The Legend of Kyrandia: Fables and Fiends (or The Legend of Kyrandia: Book One) is a 2D point-and-click adventure game, and the first game in the Fables & Fiends series. It was developed by Westwood Studios and published by Virgin Games in August 1992.
Players take on the role of a young prince who must end the tyrannical chaos of an evil court jester in his kingdom. The game makes use of a simple interface system that allows the player to interact with objects and people, while solving various puzzles using a variety of items and special abilities.
You start off with a decent cinematic sequence that introduces Kallak - a mystic - who’s also your grandfather. Your parents were murdered by the evil jester Malcolm, who shows up out of nowhere and turns Kallak to stone. He leaves a note behind that you’re supposed to show to Zanthia so she can tell you what to do next.
Though the characters and plot are introduced quickly and simply, it’s a bit generic here and all you know is “I’ve got item A that needs to be taken to location A” … so off we go.
Interacting with the game world is pretty straightforward and involves just clicking on everything. The cursor only changes shape to indicate a direction you can move, but if you can interact with something (or pick it up) you won’t know until you click on it. When you can pick something up, the cursor takes the shape of the thing you’ve grabbed, and you can either drop it or put it in one of the 10 inventory slots you have available.
The game will remember where you drop items, so though you have limited inventory slots, it’s really not a big deal. Some of the puzzles involve trial and error so you may want to collect a bunch of duplicates of items before attempting the puzzle. For example, the birthstone puzzle involves placing gems in a specific sequence (randomized on each playthrough). If you put the wrong stone on the alter, it vanishes and if you need the same stone later, you’ll have to go find it in the forest again.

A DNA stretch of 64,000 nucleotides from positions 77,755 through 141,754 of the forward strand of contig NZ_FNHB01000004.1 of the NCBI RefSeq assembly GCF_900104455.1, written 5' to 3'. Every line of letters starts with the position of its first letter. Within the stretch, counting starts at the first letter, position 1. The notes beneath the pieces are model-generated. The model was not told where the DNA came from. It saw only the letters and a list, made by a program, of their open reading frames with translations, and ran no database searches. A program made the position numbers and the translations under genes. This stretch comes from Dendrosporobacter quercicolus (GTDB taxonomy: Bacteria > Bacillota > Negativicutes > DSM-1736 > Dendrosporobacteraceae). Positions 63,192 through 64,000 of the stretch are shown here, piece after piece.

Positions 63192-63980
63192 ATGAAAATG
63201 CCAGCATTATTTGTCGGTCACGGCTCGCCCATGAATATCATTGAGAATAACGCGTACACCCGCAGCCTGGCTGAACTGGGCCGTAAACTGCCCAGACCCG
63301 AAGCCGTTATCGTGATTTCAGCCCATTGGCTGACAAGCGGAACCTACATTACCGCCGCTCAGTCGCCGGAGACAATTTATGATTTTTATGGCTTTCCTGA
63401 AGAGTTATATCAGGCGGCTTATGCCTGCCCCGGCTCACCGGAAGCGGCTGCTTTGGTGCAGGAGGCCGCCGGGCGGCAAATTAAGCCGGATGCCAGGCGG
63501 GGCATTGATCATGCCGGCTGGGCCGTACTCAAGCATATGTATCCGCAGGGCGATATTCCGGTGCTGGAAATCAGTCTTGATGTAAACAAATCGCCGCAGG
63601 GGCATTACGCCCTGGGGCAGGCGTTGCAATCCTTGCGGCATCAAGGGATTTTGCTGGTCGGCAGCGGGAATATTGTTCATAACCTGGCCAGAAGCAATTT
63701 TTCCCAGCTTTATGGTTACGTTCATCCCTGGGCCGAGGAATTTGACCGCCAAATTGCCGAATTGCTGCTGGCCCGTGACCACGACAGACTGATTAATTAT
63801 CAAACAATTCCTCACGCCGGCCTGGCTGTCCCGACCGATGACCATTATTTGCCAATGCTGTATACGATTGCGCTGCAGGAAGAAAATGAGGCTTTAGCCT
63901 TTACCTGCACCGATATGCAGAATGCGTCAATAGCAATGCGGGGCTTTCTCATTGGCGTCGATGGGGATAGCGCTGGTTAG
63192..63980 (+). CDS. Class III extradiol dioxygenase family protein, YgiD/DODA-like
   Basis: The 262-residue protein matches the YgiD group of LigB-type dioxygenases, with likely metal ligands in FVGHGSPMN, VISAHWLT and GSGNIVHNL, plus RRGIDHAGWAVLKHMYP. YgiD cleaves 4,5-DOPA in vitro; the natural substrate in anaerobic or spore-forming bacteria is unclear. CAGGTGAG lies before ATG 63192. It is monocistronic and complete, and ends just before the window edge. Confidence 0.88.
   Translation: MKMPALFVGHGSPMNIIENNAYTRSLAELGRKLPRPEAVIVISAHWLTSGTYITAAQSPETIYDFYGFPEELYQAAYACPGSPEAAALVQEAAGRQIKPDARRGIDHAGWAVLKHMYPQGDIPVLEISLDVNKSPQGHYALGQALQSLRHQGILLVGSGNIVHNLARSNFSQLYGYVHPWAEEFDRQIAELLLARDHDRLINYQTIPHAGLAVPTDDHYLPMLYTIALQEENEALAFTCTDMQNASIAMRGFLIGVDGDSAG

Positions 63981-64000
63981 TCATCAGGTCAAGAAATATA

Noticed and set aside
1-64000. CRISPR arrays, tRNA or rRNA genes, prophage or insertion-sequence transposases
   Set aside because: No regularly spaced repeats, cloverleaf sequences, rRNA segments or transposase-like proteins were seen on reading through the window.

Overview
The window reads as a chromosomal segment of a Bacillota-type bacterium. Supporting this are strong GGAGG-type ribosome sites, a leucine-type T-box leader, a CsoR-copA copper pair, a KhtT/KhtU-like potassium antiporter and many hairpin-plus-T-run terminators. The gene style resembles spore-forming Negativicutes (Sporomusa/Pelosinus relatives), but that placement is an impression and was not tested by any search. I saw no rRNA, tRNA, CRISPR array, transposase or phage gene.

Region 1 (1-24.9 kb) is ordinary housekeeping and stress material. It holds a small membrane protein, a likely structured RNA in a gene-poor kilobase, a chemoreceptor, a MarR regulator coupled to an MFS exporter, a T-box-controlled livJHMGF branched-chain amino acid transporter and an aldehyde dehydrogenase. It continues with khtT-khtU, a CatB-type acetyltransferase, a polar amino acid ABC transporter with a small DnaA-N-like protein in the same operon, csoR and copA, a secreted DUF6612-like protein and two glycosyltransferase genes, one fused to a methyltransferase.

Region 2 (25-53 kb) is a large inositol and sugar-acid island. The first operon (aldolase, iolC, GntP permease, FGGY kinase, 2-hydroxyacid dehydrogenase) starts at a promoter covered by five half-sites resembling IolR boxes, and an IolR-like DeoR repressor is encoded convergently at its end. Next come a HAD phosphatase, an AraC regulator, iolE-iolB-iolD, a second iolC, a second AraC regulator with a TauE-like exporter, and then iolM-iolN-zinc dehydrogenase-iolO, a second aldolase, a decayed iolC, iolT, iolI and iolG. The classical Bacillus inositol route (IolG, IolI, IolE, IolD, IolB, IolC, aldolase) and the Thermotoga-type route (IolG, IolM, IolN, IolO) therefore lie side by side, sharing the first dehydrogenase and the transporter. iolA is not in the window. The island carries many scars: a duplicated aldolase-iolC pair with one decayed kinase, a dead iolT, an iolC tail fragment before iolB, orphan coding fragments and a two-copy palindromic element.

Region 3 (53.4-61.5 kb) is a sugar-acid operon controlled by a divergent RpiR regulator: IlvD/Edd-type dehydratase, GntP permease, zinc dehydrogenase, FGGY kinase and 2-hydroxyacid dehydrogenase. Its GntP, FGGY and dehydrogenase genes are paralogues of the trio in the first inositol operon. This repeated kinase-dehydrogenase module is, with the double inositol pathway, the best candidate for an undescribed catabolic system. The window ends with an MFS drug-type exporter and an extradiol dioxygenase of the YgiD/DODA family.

I picked up a bunch of duplicates before attempting this puzzle and just dropped them on the ground in front of the alter. Then as I muddled may way through the puzzle I had more than enough gems to eventually solve the sequence required to move on with the game.
You’ll meet Malcolm pretty early in the game, but he just sort of taunts you and leaves you alone. He’ll show up again later to delay your progress but hiding a key item you’ll then need to find, but other than that he doesn’t really pose any sort of threat to you.
I played through the DOS CD version of the game, so I got to “enjoy” the voice acting as a result. You can tell they swung for the fences a bit here - especially the actor that played Malcolm. It’s not the worst voice acting for this era of game … but it’s pretty bad.
The puzzles in this game really aren’t that difficult, and are typically just a series of fetch quests. There are a couple of ways that you can die, so it’s important to be diligent with your save-game hygiene. I got caught off guard a couple times and found myself replaying large sections of the game because I bumbled into a death scenario accidentally.
Your main goal in this game is to amass magical power so that you can fight Malcolm and free Kallak from the stone spell that was cast on him. This is done by getting an amulet that displays in the lower-right portion of the screen as 4 stones. Each time you learn a spell one of these stones lights up, and if you click it you’ll cast that spell.